"There's no heart involved," Born said. "I don't care who wins. It's strictly by the numbers."

The system can seem counter-intuitive at times. For example, entering this weekend Haddonfield was 6-0 and had beaten West Deptford on the field, 27-21. But West Deptford had a higher Born Power Index ranking (94.7 to 92.2), mainly because the Eagles had beaten St. Joseph (93.6) by 51-0 while the Bulldawgs had beaten St. Joe, 22-15.

In addition, Paulsboro (82.8) had a higher ranking than Penns Grove (79.4) even though the Red Devils beat the Red Raiders, 19-6. Paulsboro's big edge was a victory over West Deptford, while Penns Grove hasn't played an opponent with close to the ranking of the Eagles.

"Playing stronger teams, that makes a big difference," Born said.

Born created a rudimentary version of his algorithm in the late 1960s, when he was a junior-varsity basketball coach at Scotch Plains High School. He was scouting other teams, recording as many scores as possible – which wasn't easy in those days – and worked out a system that indicated that his team should be a 17-point favorite over that day's opponent.

"I'm walking off the court, and I look up and, low and behold, we won by 17 points," Born said.

That was his "Eureka" moment. Born taught math at Scotch Plains for 37 years, retiring in 2007. But for most of that time, he was refining his power index, reaching out to contacts around the state for scores and using the system to rank football and basketball teams from Newton to Cape May.

"This is an oft-told story," Born said. "But when I was 10, I remember seeing my father at the kitchen table reading the Pittsburgh Post-Gazette and trying to figure out how Pitt was going to do that day against Notre Dame.

"I asked him, 'How can you figure that out?"

"He told me, 'You can figure out a lot of things with math.' "

NJSIAA executive director Larry White, who played football at Penns Grove, said some coaches have been grumbling about Born's system because it's different, and difficult to decipher.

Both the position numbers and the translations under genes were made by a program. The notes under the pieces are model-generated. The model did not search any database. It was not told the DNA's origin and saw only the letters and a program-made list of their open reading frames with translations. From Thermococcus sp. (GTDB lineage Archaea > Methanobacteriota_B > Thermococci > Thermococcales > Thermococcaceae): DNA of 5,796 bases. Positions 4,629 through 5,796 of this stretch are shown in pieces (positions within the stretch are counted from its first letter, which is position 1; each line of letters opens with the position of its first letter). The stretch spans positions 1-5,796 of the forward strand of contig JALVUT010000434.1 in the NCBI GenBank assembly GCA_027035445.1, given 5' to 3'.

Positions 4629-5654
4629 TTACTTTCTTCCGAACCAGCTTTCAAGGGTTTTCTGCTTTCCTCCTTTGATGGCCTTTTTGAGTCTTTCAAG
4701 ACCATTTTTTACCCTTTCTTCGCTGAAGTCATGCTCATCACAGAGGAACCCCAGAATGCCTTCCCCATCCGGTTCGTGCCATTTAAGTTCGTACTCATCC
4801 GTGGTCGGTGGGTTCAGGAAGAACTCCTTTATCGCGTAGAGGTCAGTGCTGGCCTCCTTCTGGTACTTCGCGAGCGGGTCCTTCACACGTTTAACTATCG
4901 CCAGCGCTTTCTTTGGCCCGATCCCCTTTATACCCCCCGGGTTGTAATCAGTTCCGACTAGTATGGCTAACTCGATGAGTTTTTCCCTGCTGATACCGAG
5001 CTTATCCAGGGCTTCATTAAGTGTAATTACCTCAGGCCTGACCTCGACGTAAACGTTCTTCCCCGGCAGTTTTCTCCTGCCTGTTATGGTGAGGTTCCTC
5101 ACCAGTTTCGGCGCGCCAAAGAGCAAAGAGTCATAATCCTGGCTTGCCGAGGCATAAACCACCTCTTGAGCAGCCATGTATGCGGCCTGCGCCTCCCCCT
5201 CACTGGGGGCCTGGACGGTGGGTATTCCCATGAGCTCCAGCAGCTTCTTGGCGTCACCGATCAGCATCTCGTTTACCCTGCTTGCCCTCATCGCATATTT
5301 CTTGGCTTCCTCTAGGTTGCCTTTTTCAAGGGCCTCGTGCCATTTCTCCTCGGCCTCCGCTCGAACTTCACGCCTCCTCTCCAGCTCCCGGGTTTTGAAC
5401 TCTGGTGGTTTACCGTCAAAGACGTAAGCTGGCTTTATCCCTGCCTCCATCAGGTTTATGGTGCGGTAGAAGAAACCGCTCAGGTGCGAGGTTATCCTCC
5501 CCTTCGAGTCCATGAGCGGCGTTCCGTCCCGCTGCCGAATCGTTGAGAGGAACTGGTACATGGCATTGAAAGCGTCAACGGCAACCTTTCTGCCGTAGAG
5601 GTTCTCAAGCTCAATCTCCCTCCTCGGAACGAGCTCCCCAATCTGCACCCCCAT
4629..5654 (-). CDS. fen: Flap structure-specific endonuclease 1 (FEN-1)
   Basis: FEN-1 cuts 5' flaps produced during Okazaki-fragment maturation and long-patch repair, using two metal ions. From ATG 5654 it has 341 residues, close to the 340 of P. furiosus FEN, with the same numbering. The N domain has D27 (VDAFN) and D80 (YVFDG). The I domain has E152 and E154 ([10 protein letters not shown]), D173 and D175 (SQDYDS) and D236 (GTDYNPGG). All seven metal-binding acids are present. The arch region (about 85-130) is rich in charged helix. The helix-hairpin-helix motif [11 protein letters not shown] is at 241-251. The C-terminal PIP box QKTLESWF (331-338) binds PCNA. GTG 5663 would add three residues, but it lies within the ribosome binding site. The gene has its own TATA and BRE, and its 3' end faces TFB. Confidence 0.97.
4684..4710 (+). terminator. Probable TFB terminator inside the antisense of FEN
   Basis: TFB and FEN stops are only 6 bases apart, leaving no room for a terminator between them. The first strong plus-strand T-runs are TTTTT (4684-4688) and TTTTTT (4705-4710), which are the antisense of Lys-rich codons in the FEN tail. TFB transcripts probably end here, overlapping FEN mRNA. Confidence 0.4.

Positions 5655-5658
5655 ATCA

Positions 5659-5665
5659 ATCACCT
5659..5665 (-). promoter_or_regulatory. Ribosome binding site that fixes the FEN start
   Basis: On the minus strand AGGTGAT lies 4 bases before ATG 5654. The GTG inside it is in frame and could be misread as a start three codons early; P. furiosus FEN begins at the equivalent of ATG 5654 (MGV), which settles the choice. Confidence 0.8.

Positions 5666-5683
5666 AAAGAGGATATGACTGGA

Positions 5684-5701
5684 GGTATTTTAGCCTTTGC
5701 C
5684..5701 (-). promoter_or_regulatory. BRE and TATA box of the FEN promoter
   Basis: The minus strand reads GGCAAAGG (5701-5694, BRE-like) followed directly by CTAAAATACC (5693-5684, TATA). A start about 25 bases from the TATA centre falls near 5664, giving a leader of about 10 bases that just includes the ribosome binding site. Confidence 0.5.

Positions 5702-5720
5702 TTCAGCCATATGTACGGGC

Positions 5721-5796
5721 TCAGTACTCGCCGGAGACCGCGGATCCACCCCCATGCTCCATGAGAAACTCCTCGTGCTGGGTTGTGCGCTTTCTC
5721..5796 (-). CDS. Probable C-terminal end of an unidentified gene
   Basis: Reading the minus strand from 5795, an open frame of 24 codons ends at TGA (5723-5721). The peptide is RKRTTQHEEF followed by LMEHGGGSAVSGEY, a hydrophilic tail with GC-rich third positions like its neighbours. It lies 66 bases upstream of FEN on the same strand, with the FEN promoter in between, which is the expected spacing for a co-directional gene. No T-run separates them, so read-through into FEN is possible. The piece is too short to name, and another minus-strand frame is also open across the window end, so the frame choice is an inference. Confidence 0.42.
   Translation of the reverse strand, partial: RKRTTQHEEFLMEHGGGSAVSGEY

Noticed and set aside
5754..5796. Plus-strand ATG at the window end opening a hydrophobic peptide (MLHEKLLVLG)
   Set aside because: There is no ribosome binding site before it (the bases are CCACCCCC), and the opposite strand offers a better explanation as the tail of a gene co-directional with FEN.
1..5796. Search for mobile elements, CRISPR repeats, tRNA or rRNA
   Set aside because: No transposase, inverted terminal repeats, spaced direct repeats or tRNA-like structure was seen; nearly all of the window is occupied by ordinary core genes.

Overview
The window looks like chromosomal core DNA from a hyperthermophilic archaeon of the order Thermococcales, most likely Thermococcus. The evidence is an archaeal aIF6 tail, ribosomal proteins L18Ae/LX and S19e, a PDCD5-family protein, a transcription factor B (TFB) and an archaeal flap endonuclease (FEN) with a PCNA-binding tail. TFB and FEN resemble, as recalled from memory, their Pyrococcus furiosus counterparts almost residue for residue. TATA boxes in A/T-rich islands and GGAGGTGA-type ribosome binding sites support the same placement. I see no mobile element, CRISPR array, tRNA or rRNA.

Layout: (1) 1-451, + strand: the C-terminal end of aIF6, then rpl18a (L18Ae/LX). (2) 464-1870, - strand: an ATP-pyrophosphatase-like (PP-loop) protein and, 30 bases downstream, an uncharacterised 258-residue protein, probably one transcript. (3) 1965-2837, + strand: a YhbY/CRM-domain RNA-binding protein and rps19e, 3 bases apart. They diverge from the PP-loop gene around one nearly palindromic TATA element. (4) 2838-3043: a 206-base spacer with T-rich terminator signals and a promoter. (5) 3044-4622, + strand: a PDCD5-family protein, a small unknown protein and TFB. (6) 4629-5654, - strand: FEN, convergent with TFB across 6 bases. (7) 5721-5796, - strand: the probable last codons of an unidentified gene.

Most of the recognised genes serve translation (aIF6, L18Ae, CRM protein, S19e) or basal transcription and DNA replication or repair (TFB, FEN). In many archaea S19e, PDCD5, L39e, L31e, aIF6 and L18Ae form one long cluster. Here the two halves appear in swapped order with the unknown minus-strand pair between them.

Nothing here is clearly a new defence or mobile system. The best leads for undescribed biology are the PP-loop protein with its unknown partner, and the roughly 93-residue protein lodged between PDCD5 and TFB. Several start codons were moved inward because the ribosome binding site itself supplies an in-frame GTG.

"It's fear of the unknown," White said.

Delsea players celebrate with the South Jersey Group 3 trophy after last season’s title-game victory over Woodrow Wilson at Rowan University.
Tim Tai/Staff photographer
Delsea players celebrate with the South Jersey Group 3 trophy after last season’s title-game victory over Woodrow Wilson at Rowan University.

Not all coaches are complaining. West Deptford's Jason Morrell thinks the Born system is a positive for the playoffs.

"We like it," Morrell said. "It rewards teams that play tough schedules and tough competition."

The NJSIAA is using Born's content, for free, on a one-year trial basis. The organization plans to evaluate the new playoff-seeding system — which includes another twist in that teams will be ranked as the top 16 in the state in each group in North and South and then broken into four eight-team sectional fields based on geography — after this season and decide whether to continue with the current set-up, return to the old formula, or try a new one.

Born said he's been doing the same thing for the better part of 40 years, getting up before the sun, sharpening his pencils, plugging scores into his mathematical formula and ranking teams across the state.

But he's never gotten this much attention.

"It's a little strange," Born said, "just having so many people want to talk to me about it."